For many of us who plan events, we all straddle the line between constant irritability and understanding when it comes to gathering RSVPs for any events (here are my thoughts on RSVPs for weddings). So while most of think, sticking an envelope inside a little kids backpack in a tad on the crazy side- the person has a point. I can see how both sides can be considered; however, at some point - shouldn't we all be accountable for our words?
To give you some background, it would appear after not attending the party, the boy's teacher was given an envelope by the hosting parent and the teacher put the envelope in the child's backpack to be sent home.
First and foremost - this is where my initial problem lies. The child is 5 years old - if you are this irritated regarding the child not showing up you - as the adult - should send a letter to the person's home. Sending via the teacher via the kid's backpack is instantly a wtf moment for me.
Per the BBC article, the parents gave the child the choice of going to the party or going with the grandparents which is where my next issue lies. Of course, they state how they had forgotten they were double booked in which case the parents should have "talked to the child" and figured out what they wanted to do. Naturally talking to a 5 year old can be problematic; however, I think it teaches the child a lesson. If you accidentally double book, you should make a decision right away about what your plans should be. According to the article, they let the child decide the day of - which essentially "screws" someone regardless. To me, that teaches the child that you can be this flaky throughout your life when really you should take responsibility for your actions
The next point is that the parents claim they had no contact information - which personally I don't believe. ANY invitation will have RSVP information. My guess is they tossed the invite because any invitation will have contact information on there. Honestly, if I were in that situation I would have reached out through the school (the way the initial parents did) and asked if there was a way to get this message to them. I feel like simply flaking on an invitation or at least not giving any effort into it - really just shows that you do not care about the couple who has planned this party.
But really, into the nitty gritty of the argument - charging someone a no-show fee. While bold, I don't entirely disagree with it. I would never consider doing it but I think it definitely sends a message that "just not showing up" is NOT okay.
I try to look it both sides, if I could not attend a party and was served a no-show fee I would be livid - but I know myself and simply not showing up without any contact isn't how I roll. I have also hosted parties (including our wedding) and I know and feel the frustrations when you have to seek out RSVPs or people just don't show up.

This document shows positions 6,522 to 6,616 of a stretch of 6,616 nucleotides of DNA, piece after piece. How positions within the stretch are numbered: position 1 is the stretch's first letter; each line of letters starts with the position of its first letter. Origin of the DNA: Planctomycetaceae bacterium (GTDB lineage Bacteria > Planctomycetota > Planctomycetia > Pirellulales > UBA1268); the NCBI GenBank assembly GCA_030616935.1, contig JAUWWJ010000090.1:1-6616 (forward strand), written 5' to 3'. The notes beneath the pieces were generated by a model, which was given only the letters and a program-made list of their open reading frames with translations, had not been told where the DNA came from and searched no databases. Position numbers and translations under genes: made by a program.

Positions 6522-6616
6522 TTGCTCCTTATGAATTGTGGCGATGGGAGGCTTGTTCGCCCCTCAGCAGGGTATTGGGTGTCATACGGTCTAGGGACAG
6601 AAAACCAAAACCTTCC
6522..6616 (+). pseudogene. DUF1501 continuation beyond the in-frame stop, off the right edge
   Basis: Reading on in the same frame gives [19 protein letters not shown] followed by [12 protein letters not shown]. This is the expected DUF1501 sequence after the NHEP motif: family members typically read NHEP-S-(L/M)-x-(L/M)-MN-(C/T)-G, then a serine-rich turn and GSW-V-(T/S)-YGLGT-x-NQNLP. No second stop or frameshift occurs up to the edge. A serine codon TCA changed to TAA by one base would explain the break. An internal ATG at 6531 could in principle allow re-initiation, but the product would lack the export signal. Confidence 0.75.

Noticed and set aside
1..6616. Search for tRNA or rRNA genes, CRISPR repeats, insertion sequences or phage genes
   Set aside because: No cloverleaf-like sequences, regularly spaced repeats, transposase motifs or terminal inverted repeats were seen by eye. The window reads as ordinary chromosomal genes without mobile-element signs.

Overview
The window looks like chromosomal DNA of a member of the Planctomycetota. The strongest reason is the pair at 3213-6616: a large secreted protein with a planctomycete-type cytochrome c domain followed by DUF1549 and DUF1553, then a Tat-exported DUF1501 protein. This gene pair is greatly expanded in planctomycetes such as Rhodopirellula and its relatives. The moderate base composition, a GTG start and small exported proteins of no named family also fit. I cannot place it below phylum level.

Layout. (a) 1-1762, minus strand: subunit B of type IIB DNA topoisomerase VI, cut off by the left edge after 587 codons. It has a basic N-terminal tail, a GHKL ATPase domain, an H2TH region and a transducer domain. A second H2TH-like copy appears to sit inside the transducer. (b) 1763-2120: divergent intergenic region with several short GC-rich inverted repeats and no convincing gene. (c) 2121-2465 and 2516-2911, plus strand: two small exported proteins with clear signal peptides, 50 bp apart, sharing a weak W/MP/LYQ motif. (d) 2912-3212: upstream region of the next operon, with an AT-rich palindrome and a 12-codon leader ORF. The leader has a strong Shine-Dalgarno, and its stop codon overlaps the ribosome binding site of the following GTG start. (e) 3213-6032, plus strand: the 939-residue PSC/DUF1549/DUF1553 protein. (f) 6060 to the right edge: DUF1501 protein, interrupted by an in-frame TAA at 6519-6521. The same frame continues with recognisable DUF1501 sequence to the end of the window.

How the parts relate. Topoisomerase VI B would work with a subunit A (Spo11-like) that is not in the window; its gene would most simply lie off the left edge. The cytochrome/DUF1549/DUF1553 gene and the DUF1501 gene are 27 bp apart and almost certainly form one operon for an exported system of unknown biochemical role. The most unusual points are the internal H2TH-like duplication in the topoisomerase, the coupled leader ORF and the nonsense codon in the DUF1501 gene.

While personally I don't think I would ever send an invoice to someone (or multiple people) I do feel like when people just do not attend, it can be frustrating. If personally I was ever served an invoice...well, I think we'll just have to save that for another conversation.
I think the lesson we can all learn is to be prompt in your RSVPing and if something happens last minute be sure to have the contact information to let the family know. You don't want to be the rude person yourself...otherwise you'll get an invoice perhaps.
Update: the two parents seem to have battled it out on Facebook - take a look here.
Here are what some people are saying around the web:
"There is a part of me that says HECK YES to this and the other is say ‘how could they! I’m a big advocate for being prompt and timely. There is nothing worse than when you’ve spent hours and sometimes exorbitant amounts of money on your child’s party to have a few children as a no show. On the other hand, these guys have a big cheek to send home an office invoice! " - via
Etiquette expert Jacqueline Whitmore recommended different courses of action for both parents. "This is the first time I have ever heard of someone invoicing their guests for not showing up. It’s just bad etiquette," Whitmore told ABC News.Instead, Whitmore suggested "a courtesy call saying, 'I’m sorry that your child could not attend my child’s party. I had to incur the cost of him not showing up. Therefore, I would appreciate it if you could help me out by helping me either fully or in part take care of the bill for him not showing up.'” from ABC News
I would have gone the opposite direction and made sure to get the kids party favors to him anyway. And Alexandria is spot on. Not showing up to the party without canceling was an impolite oversight. Unfortunate, but forgivable. Sending an invoice is being rude on purpose. There is a difference. Show some class, people. How petty and miserable must one be to even have time and energy to pursue this? And it’s the kids who suffer and can no longer be friends. - via
Good for her. I've been tempted to do the same thing myself in the past. When a party is booked for a child, you have to tell the venue how many children are turning up and you get charged for that number of children - regardless of no-shows. So next time, parents of Alex Nash, show some manners. If you rsvp and say you're going, turn up - or pay for your absence. - via
So parents...humans...what do you think?